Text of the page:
Parks and Wrecked: State Loses Argument that California Employee Can’t Pursue Both Workers’ Compensation and Civil Claims

An allegedly “toxic” workplace in the San Diego County desert produced multiple lawsuits and, recently, a very important ruling from the California Court of Appeal. A state Parks and Recreation worker, who allegedly was intimidated so badly that she developed PTSD and a panic disorder, was, according to the recent ruling, entitled to pursue her civil lawsuit, rather than just file for workers’ compensation benefits. Since the alleged misconduct also amounted to a Fair Employment and Housing Act violation, that meant that the woman’s supervisor had stepped outside her proper role, which freed up the plaintiff to pursue her case in civil court.

According to certain employee lawsuits, the state Department of Parks and Recreation office at Ocotillo Wells had numerous problems with sexual and other forms of harassment. One worker, Delane, filed a lawsuit claiming that her supervisor, Lisa, loved to regale Delane and others with stories about the men she was sleeping with (or desired to sleep with) and demanded that Delane reciprocate with similar stories about the women in Delane’s sex life.

Delane’s complaint triggered an official investigation. Allegedly, Lisa ordered her subordinates, including a woman, Melony, to lie to the investigators. According to Melony’s lawsuit, Lisa stated that Melony should protect her and other supervisors and that, if she didn’t, “your career will be over.”

The hostility and intimidation employed by the supervisor, which included both verbal and physical confrontations, was so great that it caused Melony to develop PTSD and panic disorder, according to the employee’s complaint.

In Melony’s lawsuit, she alleged multiple violations of the FEHA, as well as intentional infliction of emotional distress. The employer argued, and the trial court agreed, that the employee could not pursue an intentional infliction of emotional distress claim. The law only allows an employee to seek workers’ compensation benefits for this alleged harm, rather than to pursue a civil lawsuit, the court ruled.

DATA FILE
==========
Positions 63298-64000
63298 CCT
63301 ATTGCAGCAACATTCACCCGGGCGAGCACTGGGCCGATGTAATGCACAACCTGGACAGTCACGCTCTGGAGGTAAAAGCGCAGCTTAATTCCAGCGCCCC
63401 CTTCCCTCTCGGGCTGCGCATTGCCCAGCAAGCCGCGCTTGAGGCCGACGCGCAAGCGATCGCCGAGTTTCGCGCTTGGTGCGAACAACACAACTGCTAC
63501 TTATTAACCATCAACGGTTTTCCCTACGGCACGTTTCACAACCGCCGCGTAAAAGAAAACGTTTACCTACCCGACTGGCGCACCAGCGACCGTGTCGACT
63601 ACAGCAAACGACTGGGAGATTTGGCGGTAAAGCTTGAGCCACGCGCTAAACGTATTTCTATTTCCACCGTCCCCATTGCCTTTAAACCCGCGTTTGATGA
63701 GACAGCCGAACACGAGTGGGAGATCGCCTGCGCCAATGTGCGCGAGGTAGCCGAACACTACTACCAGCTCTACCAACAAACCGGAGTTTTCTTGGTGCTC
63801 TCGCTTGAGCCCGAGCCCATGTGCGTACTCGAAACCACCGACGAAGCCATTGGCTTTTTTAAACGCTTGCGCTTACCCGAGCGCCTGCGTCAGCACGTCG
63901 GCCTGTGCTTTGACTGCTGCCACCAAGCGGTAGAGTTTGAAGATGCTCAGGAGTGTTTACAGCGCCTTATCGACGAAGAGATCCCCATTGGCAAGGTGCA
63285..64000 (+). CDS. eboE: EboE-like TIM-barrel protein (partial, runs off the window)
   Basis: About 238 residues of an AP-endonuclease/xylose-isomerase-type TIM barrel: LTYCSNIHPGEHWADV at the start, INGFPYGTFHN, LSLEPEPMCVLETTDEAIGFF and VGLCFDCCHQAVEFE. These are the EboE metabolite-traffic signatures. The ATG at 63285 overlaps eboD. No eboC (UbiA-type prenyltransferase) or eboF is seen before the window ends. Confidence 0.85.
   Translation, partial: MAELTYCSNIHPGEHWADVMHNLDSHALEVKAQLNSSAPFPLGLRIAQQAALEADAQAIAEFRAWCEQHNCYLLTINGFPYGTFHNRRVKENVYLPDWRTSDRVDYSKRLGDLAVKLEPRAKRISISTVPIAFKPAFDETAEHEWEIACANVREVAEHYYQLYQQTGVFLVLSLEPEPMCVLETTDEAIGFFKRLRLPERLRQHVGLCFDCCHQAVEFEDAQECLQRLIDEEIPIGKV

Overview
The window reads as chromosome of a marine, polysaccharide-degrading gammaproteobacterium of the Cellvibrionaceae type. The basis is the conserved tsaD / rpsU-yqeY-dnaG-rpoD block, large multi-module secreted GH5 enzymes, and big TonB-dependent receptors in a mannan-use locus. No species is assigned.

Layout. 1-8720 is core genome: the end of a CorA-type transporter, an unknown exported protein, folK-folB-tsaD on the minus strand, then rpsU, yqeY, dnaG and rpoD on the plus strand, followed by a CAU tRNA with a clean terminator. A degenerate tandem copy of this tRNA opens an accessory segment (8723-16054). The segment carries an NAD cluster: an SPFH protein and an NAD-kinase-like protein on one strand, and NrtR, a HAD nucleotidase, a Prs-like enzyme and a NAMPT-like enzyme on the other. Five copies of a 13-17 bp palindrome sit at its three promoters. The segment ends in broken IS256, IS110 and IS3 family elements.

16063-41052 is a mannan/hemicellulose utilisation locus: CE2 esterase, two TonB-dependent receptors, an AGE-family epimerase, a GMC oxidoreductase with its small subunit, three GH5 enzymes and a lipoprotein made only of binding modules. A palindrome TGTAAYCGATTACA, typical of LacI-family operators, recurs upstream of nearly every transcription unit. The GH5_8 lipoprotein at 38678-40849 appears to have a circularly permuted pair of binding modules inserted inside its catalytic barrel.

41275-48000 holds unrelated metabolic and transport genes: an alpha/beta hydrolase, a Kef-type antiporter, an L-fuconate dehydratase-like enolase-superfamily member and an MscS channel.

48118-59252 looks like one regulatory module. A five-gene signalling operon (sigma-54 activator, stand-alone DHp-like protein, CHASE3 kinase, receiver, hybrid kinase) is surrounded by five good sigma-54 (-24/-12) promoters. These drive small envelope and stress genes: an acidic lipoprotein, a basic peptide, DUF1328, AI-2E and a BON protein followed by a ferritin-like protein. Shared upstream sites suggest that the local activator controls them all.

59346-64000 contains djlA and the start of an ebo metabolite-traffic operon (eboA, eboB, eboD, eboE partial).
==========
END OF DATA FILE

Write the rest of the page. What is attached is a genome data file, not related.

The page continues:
The Court of Appeal, however, reversed that ruling. There are many types of actions, including actions that form the basis for a claim of intentional infliction of emotional distress, that a worker may be barred from using in a civil lawsuit because the exclusivity provision of workers’ compensation law prohibits it. The law does, however, recognize a few exceptions to that exclusivity bar on civil lawsuits. Even if your harm “is otherwise compensable under the workers’ compensation system,” you may still be able to sue in court.

The courts have previously ruled that, in “some exceptional circumstances the employer is not free from liability at law for his intentional acts even if the resulting injuries to his employees are compensable under workers’ compensation.” These may include situations in which employers “stepped out of their proper roles.” One example of stepping outside the bounds of a proper role is when the harm of which the employee complains (as intentional infliction of emotional distress) is also something that amounts to a FEHA violation. In Melony’s case, she contended that the behavior underlying the intentional infliction of emotional distress – mistreatment as a result of Melony’s refusal to lie in the investigation into Delane’s complaint — was something that, if proven true, could amount to a violation of the FEHA’s prohibitions against discrimination and retaliation, which meant that the exclusivity rule did not bar her civil case, and she should be allowed to proceed.

In a great many situations, the exclusivity rule of workers’ compensation blocks a wide array of civil lawsuits. It does not, however, prohibit everything. Never just assume that you have no case. First, talk to knowledgeable counsel. The Oakland employment attorneys at the Law Offices of Stephen M. Fuerch are here to help. Our team is dedicated to helping workers who’ve suffered harm as a result of supervisor misconduct and other forms of FEHA violations. To learn more about how we can help you, contact us through our website or call our office at (925) 463-2575 to schedule your confidential initial consultation today.

More Blog Posts:

California Pharmacy Tech Gets New Opportunity to Pursue Emotional Distress Damages in Wrongful Termination Case, Oakland Personal Injury Attorney Blog, May 12, 2017

Ninth Circuit Revives County Employee’s Case Because Sheriff’s Hugs Could Amount to Harassment, Oakland Personal Injury Attorney Blog, April 27, 2017

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